The latter part of the book explores the current state of ISIS as of early January, 2015 and the authors are fully cognizant that things may have changed since the book went to press.  Stein and Becker offer advice as to how to deal with ISIS and suggest that a different approach than has been used in the past should be implemented.  Military action to decapitate the leadership of a country does not always prove successful.  Once the leadership is gone we are then faced with situations that have existed in Iraq since 2004, and more recently in Libya after the overthrow of Moammar Gadhafi.  President Obama may call for the defeat and destruction of ISIS, but what we must accept is that this has become a generational problem as the authors point to the indoctrination of children by ISIS, so that once the current leadership has passed a new generation will take over.  The book also includes a detailed appendix dealing with Islamic thought and history that nicely supplements the main text.  Explaining the differences between Shi’a and Sunni Islam, Salafism and Wahhabism, and the different interpretations of jihad are important to understanding what has occurred and where we go from here.  The book is based on interviews and secondary sources and at this point, is one of the two best monographs on the topic.  The other, ISIS: INSIDE THE ARMY OF TERROR by Michael Weiss and Hassan Hassan will be presented in my next review.


(Hajj Amin al-Husaini and Adolf Hitler)

As we witness the increasing level of anti-Semitism in Europe exemplified by recent attacks against Jews in Paris the role of Islamist ideology appears ever present.  The perpetrators of the attacks were of Mideast origin and claimed to be associated with the Islamic State or ISIS.  With renewed interest in the role of anti-Semitism and Islamist radicalism in Europe it is important to seek out the origins of these movements.  Some political commentators point to the actions of Israel against the Palestinians, particularly its war against Hamas last summer resulting in the carnage caused by repeated missile launches to and from the Gaza Strip.  Others, like historians, the late Barry Rubin and Wolfgang Schwanitz, acknowledge the role of Israel, but point out in their new book, NAZIS, ISLAMISTS AND THE MAKING OF THE MODERN MIDDLE EAST that the historical and ideological roots of the latest conflict between Israelis and Arabs goes much deeper.  Citing the recent release of Nazi and Arab documents dealing with World War II from American and Russian archives, a more complete account of the interactions between Arabs, Muslims and Germans can now be presented.

To support their views the authors bring together a number of key elements.  First, they explore the German role in the Middle East dating back to the late 19th century.  Beginning with the beliefs of Kaiser Wilhelm II, the ideological, political, and strategic goals of Germany are presented by analyzing the intellectual and practical development of employing Islam and jihad as a vehicle for German expansion in the region which would continue through the reign of Adolf Hitler.  Secondly, after the collapse of Nazi Germany in 1945 the alliance forged with these Middle East groups during the war would have long term ramifications.  These groups would experience political victories over their European masters and over more moderate Arab and Muslim rivals.  “Their success was so thorough that liberal democratic forces-not uncommon in the Arab speaking world before the 1930s-do not emerge again as contenders for power” until the Arab spring in 2011.  Today, we are in the midst of another round in the conflict between revolutionary Islamism, one of the movements that cooperated with Imperial Germany through the end of World War I.  Its cooperation would continue with Nazi Germany up until 1945, then reemerge to challenge its former partner Arab nationalism, that had crushed it in the 1950s.  I agree with the authors that an “Islamist spring” has emerged today that spews its anti-Semitism and hatred of the west and it can only be understood by examining the role of the Nazi-Islamist alliance that culminated during World War II.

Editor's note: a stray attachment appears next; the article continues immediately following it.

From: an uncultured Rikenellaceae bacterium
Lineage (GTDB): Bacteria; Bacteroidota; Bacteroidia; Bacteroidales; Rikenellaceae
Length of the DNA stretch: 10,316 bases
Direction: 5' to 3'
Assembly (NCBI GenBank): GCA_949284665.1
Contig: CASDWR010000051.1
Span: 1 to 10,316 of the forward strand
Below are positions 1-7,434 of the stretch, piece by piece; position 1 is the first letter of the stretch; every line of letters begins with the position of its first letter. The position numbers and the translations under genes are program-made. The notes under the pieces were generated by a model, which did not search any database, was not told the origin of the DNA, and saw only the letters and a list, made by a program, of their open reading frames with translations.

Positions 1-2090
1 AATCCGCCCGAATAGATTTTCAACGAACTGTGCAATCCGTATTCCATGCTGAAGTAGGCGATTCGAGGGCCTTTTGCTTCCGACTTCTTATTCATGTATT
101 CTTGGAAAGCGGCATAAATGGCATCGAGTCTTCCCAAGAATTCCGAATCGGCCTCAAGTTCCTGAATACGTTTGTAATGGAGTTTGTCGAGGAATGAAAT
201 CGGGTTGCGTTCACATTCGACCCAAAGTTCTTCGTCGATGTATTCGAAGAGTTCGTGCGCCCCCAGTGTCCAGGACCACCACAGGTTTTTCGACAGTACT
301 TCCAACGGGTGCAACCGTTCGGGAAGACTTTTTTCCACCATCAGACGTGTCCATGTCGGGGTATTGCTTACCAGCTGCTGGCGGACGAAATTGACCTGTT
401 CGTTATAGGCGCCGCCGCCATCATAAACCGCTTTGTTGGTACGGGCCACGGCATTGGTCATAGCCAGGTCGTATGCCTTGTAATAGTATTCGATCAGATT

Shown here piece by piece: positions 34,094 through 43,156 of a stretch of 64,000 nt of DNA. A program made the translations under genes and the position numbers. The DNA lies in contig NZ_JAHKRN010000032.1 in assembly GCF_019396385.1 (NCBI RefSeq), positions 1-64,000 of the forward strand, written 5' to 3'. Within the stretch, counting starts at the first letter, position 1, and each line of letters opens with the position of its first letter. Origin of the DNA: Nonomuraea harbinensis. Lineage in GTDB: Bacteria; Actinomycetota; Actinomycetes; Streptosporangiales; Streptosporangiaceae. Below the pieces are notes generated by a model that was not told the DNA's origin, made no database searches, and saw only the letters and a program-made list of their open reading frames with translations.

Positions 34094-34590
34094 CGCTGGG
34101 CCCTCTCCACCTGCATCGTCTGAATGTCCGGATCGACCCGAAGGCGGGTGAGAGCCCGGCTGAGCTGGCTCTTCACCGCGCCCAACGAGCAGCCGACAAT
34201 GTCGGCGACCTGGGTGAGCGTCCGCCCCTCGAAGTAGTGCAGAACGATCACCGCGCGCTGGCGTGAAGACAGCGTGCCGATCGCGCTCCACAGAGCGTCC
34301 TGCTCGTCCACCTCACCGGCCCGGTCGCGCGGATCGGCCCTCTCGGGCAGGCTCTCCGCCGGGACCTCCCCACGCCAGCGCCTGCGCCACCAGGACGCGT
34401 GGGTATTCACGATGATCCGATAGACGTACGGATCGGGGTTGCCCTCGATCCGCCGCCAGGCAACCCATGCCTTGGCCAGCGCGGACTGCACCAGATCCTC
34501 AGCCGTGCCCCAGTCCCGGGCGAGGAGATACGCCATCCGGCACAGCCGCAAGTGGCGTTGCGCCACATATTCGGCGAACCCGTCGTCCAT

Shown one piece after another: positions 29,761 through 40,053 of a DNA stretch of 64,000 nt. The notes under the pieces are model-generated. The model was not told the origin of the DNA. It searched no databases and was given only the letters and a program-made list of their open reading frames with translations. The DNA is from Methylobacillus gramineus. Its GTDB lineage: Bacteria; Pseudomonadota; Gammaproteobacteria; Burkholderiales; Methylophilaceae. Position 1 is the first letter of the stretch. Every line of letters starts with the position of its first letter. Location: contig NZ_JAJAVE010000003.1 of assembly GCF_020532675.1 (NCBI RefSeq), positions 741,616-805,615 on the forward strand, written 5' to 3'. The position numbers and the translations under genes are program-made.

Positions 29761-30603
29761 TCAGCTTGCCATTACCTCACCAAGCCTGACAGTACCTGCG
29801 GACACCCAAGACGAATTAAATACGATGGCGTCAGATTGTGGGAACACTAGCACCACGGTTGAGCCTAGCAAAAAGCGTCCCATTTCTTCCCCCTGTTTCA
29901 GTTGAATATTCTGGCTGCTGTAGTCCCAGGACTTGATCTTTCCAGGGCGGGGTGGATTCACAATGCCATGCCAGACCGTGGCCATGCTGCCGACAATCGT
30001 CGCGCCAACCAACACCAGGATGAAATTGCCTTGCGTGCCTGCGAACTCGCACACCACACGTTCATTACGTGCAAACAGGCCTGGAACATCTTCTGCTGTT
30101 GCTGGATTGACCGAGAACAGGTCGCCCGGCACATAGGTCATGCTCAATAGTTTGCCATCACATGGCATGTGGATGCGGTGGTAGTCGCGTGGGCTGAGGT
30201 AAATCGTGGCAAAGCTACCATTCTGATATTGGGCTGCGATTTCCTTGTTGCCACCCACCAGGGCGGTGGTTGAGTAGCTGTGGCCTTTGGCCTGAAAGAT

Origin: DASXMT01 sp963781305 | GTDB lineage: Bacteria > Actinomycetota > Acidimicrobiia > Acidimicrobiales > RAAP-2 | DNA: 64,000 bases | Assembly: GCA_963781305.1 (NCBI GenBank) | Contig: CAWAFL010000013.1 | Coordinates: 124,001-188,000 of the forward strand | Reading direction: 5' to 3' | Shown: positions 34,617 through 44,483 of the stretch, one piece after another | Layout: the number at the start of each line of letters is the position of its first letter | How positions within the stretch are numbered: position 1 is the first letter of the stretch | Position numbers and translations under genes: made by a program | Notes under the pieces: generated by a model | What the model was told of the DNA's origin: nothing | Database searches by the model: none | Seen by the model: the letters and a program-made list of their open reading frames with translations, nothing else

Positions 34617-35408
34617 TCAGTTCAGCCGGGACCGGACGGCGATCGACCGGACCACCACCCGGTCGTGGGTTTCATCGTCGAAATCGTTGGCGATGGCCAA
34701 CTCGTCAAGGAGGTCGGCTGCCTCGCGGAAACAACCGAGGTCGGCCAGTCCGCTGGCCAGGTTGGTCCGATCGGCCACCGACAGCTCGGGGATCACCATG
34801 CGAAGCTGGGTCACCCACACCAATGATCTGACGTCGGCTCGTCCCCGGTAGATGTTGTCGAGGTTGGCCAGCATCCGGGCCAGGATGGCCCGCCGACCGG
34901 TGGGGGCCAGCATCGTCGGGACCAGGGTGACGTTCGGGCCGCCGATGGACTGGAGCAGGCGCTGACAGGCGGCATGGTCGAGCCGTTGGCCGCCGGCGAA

The narrative begins in June, 1942 as SS Chief Heinrich Himmler prepares for visitors at the Sachsenhausen concentration camp.  Earlier in 1941 the facility had tested new camouflaged gas chambers with four new crematoria which proved very successful.  At that time, the Arab visitors witnessed the results and they planned to build their own facilities near Tunis, Baghdad, and Jericho.  The authors then present a letter from Amin al-Husaini, the Palestinian political and religious leader, to Adolf Hitler in January 1941 that asked the Nazi leader to “assist the Arabs in solving their Jewish problem the way it was carried out in Germany.”  The introduction of al-Husaini, who was also the Grand Mufti of Jerusalem is critical to the author’s arguments.  During the First World War, the Kaiser tried to foment a jihad to encourage Muslim support during the war.  His plan was doomed to failure as relying the Sultan of the Ottoman Empire as his spokesperson was not sound, as most Muslims did recognize him as the religious leader of the Middle East (or caliph).  By 1933, with Hitler’s ascension to power al-Husaini offered his services to the German Chancellor to carry out his plan against the Jews laid out in MEIN KAMPF.  Thus, the relationship and alliance between the Fuhrer and the Grand Mufti began.  Throughout the 1930s the Nazis supplied weapons and money to be employed in the 1936 Intifada against the Jews in Palestine, a people that al-Husaini referred to as “scum and germs.”  al-Husaini saw himself as the leader of the Arab world and in return for Germany’s assistance in eradicating the Middle East of its Jewish population, and supporting his goal for the creation of a unified Arab state in the Middle East under his leadership, he would work to bring Muslims and Arabs into an alliance with Germany, spread Nazi ideology and wage terror against England and France.  As a result of al-Husaini’s cooperation Germany was able to establish a special relationship with the Muslim Brotherhood, the Ba’ath Party and other radical groups in Syria, Iraq, and Palestine, which still exist today.  The author’s provide a detailed history of al-Husaini’s activities throughout his career as the self-styled political and religious leader of the Arab world.  The evidence presented affirms the similarities between al-Husaini’s beliefs and those of the Nazis.  To further their critique the authors offer a list created by al-Husaini that offers “parallels between the Islamic world view and National Socialism.”  The list highlights eight parallels, with al-Husaini “backing each assertion with quotes from al-Qur’an and Muhammad’s sayings.”  Views presented deal with the hatred of Jews, belief in a single powerful leader, the role of woman, and holy war. (182-183)